Identification of 700 New Microsatellite Loci from Cotton (G. hirsutum L.) Academic Article uri icon


  • Microsatellite markers, also known as SSRs, comprise a keystone technology for genetic linkage analysis, QTL mapping, marker-assisted breeding, and genome analysis. In order to contribute to a growing body of molecular marker resources for cotton research and improvement, 700 primer pairs were developed to amplify new microsatellite markers, designated Gh for Gossypium hirsutum. These primers were designed using microsatellite sequences that were isolated from genomic DNA of G. hirsutum cv. Tamcot Sphinx by a biotinylated-oligonucleotide capture method. A total of 4,512 clones from (GA)n, (AGA)n, and (CA)n microsatellite-enriched libraries were sequenced. From these, 1,059 primer pairs were developed. Of the first 700 primer-pairs to be characterized, 602 primer pairs (86%) produced one or more distinct PCR amplification products within the expected size range in at least one of the test cotton genotypes, G. hirsutum acc. TM-1 and G. barbadense acc. 3-79. Further, 201 primer pairs (28.7%) yielded size polymorphisms between TM-1 and 3-79 that were easily resolved using high-resolution agarose electrophoresis. A subset of 165 polymorphic markers was fully genotyped on a TM-1 3-79 interspecific recombinant inbred (RI) population of 191 individuals. In this analysis, segregation distortion was low (10.3% of loci) and functional redundancy of marker loci was low (1.2% of loci). Data from these markers are being incorporated in an integrated SSR map from the TM-1 3-79 recombinant inbred population. Updates regarding sequence, primer, polymorphism, and linkage information from the remainder of the Gh microsatellite collection will be uploaded directly to CottonDB and CMD databases. The Cotton Foundation 2007.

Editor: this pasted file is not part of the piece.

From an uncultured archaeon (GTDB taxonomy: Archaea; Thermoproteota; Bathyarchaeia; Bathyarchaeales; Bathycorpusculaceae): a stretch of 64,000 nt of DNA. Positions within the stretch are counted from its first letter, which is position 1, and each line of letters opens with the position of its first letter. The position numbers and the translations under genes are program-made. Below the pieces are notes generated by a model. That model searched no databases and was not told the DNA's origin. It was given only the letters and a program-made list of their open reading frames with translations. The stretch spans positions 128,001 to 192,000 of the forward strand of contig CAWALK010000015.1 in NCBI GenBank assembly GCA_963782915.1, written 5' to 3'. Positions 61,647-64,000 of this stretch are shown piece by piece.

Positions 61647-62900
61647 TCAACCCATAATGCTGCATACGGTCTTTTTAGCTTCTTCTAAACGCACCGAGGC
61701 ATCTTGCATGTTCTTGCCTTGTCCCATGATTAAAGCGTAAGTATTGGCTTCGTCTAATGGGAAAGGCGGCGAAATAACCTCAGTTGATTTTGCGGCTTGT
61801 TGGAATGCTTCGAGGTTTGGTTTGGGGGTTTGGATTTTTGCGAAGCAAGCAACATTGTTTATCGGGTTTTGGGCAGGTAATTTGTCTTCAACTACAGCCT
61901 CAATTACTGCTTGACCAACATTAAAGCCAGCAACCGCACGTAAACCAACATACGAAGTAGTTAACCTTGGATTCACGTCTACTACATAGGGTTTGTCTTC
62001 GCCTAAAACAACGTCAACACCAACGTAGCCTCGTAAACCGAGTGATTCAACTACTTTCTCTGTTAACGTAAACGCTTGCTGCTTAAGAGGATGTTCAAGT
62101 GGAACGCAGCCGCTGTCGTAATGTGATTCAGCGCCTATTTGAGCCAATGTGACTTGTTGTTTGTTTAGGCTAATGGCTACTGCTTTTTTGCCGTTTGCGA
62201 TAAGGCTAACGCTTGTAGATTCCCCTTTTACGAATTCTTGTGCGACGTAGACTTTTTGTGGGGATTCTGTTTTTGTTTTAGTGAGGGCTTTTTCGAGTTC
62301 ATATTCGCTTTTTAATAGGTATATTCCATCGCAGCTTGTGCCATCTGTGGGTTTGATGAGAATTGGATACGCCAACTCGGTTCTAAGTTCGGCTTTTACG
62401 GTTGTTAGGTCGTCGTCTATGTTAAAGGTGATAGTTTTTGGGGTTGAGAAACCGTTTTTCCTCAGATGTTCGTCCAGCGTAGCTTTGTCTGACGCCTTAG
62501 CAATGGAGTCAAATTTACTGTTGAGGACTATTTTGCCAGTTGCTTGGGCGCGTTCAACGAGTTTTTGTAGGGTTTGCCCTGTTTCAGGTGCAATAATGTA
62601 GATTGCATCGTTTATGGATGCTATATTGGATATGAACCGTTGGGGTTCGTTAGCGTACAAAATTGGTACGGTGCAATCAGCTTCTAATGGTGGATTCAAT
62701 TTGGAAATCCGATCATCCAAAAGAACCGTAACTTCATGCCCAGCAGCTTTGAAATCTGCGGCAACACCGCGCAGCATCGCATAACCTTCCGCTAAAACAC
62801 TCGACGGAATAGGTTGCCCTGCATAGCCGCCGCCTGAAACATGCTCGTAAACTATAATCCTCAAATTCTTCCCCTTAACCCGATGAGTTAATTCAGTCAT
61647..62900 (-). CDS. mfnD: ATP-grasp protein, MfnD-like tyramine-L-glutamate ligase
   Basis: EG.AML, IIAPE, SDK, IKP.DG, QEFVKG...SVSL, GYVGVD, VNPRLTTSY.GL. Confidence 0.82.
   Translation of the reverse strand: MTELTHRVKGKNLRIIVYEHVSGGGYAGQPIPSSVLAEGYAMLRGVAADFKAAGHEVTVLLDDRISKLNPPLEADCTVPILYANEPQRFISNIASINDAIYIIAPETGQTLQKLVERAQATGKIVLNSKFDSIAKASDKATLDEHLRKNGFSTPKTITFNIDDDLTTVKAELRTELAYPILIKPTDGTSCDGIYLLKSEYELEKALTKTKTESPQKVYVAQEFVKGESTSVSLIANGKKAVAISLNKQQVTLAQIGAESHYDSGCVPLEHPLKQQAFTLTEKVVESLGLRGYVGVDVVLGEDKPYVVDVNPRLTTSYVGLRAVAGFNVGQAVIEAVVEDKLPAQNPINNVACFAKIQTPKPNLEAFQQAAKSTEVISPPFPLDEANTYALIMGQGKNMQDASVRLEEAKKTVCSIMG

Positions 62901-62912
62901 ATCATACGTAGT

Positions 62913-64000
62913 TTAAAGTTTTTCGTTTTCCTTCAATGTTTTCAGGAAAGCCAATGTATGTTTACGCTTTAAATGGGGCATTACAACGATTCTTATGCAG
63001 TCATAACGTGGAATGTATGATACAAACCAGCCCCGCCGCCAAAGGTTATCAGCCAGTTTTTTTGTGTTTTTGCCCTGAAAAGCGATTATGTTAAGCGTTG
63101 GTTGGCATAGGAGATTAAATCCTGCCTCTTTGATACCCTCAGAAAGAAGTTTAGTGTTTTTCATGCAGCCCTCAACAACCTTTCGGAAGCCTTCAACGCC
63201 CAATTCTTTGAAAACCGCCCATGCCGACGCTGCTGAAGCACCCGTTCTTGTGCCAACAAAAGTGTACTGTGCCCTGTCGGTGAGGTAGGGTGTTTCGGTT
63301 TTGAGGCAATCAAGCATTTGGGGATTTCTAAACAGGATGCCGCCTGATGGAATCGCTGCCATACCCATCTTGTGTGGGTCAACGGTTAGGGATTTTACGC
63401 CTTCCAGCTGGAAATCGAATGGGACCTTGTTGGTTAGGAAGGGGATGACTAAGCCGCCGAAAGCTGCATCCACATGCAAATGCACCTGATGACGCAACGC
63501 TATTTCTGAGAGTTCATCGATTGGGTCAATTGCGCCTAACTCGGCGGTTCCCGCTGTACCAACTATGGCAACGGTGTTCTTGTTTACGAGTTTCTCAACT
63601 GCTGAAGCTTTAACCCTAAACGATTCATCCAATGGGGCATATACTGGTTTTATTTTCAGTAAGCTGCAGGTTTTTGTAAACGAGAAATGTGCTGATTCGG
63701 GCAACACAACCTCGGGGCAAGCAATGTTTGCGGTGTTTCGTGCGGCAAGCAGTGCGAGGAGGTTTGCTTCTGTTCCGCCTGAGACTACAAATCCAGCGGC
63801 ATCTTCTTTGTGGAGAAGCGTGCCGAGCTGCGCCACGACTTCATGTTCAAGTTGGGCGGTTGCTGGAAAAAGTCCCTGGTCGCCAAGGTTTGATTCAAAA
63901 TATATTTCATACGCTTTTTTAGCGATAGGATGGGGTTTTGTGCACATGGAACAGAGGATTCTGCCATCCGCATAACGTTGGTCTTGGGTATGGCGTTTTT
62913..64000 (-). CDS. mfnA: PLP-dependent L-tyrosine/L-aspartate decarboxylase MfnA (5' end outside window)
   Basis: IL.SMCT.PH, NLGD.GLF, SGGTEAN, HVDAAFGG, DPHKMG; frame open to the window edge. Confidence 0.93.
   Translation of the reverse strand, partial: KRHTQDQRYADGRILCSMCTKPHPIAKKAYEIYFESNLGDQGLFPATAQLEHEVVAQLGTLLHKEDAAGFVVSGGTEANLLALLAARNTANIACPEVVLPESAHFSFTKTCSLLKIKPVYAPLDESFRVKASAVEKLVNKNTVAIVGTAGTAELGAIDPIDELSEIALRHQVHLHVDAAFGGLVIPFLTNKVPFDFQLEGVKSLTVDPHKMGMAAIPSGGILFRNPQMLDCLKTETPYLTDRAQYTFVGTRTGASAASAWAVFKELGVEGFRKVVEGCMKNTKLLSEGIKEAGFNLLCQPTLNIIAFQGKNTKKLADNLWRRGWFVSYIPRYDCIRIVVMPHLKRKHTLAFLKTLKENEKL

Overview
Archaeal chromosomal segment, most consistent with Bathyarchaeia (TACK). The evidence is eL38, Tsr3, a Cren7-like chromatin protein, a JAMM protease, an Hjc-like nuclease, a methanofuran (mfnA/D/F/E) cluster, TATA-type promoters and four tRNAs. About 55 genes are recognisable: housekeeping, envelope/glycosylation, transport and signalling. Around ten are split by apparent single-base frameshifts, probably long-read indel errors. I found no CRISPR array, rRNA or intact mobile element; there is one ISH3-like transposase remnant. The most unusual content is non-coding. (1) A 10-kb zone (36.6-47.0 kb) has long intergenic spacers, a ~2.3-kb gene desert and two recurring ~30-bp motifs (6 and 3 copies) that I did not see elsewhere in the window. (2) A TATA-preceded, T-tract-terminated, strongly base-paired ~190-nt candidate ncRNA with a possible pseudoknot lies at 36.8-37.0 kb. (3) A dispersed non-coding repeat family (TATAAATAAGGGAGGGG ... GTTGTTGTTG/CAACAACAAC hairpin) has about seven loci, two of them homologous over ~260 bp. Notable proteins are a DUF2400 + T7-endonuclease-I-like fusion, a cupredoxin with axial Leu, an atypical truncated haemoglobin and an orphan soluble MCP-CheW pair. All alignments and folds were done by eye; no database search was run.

published proceedings


author list (cited authors)

  • Hoffman, S., Yu, J., Grum, D., Xiao, J., Kohel, R., & Pepper, A.

complete list of authors

  • Hoffman, S||Yu, J||Grum, D||Xiao, J||Kohel, R||Pepper, A

publication date

  • December 2007